Until now, Texas has always been a politically dynamic state. Known for the larger than life personalities of Sam Houston, LBJ, Bob Bullock, Ann Richards, Dubya and even Ross Perot, the state is now known (or not known) for the likes of Gov. Rick Perry, Lt. Gov. David Dewhurst, House Speaker Tom Craddick and Comptroller Carole Keeton Strayhorn. What are they best known for? Craddick and Dewhurst for their ongoing feud, the governor for his full head of hair and Strayhorn for the number of times she's been married and changed her last name.

Concerned more with fundraising, partisan battles and image, the most this quartet has accomplished is clearing the way for a plethora of toll roads and cutting budgets for public and higher education. The legislature, now in its second special session, is on the verge of failing for a second year to sort out school finance. That's why Kinky Friedman is good for Texas politics.

Friedman, king of the one-liners, humorist and former member of the band Texas Jewboys, is running for governor provided he collects 45,540 verified signatures. He'll meet Perry and Strayhorn in the 2006 race. In the meantime, he's taken on the do-nothing state of politics in Texas. While his odds of winning are slim, he's talking about issues voters would be lucky to hear from Perry or Strayhorn. Most worthy is his motivation to change the current election laws that make it nearly impossible for a non-party candidate to get on the ballot.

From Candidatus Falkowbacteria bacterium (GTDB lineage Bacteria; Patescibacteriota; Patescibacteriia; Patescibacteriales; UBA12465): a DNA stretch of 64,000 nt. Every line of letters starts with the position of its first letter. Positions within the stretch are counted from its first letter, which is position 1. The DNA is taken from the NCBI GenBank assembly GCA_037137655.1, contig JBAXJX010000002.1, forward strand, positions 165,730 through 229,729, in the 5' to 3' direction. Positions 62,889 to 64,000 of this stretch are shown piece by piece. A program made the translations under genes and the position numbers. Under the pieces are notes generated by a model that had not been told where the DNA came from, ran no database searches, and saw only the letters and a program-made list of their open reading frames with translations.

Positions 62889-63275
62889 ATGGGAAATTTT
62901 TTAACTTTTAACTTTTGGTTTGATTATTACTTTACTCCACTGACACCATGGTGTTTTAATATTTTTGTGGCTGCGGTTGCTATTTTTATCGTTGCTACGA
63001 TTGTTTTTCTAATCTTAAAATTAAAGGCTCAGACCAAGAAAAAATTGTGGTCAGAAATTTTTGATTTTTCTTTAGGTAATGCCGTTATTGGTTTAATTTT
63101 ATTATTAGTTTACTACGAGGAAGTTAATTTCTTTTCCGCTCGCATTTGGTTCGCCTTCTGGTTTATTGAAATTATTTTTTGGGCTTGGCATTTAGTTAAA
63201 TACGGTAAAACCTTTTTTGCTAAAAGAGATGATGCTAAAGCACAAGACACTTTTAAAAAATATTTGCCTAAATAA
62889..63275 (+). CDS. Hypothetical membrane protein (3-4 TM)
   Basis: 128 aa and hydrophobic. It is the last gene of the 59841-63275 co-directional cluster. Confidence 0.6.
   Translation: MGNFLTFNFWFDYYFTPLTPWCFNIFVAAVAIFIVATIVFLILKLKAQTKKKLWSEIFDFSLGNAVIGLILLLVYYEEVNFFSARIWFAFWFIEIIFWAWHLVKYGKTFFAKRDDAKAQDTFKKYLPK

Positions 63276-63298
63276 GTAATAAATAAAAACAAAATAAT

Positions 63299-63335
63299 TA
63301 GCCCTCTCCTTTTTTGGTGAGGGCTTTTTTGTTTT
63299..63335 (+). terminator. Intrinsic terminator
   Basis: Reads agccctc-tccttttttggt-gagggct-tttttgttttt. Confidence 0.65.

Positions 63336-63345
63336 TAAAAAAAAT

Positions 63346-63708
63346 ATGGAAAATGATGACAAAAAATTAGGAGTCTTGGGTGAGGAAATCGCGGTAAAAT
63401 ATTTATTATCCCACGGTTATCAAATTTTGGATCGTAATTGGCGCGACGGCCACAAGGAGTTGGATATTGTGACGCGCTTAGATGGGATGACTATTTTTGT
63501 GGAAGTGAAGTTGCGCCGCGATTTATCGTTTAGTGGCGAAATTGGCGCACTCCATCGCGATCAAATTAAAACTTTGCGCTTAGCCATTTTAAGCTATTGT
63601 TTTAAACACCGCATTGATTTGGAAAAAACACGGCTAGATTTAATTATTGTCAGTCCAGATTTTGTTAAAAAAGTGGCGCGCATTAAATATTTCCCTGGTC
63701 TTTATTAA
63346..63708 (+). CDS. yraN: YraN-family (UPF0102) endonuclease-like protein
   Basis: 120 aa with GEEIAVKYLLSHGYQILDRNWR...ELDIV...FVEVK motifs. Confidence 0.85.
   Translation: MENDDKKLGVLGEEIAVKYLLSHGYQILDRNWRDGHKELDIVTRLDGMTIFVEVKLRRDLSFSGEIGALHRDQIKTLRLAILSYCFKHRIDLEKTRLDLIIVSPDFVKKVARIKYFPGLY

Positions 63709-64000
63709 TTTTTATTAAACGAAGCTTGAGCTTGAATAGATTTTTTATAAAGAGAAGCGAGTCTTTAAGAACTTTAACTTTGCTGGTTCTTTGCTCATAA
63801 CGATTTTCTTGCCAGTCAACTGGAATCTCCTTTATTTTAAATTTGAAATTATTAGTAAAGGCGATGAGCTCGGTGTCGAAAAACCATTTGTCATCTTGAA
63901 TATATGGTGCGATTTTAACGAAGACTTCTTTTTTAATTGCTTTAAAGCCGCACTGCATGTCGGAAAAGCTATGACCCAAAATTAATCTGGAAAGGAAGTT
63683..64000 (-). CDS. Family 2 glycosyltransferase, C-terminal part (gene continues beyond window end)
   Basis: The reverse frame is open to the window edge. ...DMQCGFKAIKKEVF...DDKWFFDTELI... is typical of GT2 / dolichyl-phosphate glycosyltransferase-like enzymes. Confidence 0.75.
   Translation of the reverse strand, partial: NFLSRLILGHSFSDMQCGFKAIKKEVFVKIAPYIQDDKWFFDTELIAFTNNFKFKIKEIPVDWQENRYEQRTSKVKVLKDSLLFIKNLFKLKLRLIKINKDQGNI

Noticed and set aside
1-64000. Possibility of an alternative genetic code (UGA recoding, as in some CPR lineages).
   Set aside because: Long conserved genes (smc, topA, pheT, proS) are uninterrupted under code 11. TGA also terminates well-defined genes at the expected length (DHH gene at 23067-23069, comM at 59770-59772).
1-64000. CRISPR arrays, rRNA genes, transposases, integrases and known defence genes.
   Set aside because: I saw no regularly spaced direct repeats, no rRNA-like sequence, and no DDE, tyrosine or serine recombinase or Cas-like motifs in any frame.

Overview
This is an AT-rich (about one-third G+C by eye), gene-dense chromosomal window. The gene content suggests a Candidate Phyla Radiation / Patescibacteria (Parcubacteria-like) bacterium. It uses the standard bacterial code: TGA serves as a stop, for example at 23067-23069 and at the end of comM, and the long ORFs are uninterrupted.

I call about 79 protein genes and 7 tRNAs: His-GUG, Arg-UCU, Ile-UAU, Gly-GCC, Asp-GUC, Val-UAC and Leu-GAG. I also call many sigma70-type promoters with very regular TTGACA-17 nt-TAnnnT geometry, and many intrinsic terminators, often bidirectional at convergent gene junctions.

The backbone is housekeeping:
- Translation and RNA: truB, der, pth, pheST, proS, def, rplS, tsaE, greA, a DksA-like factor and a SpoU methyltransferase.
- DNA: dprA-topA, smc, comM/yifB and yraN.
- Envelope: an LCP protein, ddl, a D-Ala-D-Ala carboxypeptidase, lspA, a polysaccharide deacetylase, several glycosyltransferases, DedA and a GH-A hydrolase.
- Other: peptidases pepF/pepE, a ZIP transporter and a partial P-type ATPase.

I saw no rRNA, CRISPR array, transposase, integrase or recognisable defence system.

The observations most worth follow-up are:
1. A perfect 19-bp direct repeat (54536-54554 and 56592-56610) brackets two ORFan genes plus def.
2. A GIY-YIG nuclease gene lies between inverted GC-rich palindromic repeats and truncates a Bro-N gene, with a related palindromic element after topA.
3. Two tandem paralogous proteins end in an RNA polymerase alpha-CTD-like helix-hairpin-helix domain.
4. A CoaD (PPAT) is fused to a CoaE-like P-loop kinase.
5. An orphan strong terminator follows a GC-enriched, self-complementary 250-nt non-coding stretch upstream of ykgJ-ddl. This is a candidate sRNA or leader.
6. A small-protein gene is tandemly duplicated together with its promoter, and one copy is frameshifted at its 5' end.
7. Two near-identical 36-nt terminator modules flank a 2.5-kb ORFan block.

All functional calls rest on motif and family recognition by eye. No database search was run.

What's he have to do? For starters, he cannot begin collecting signatures until after the March 2006 primaries. He can only get signatures from people who don't vote in the primaries, and he'll have only 62 days to get them. Should a primary runoff be required, he'll have to wait 30 more days before he can start collecting signatures. But the deadline won't change. and he'll have only 30 days left to get on the ballot.

Friedman may not share the same level of fame or notoriety as say Arnold Schwarzenegger or Jesse Ventura, but Schwarzenegger and Ventura beat the odds because of their predecessors' similarly ineffective leadership. After all, Friedman can't make it worse than it already is. And as he would say, "why the hell not?"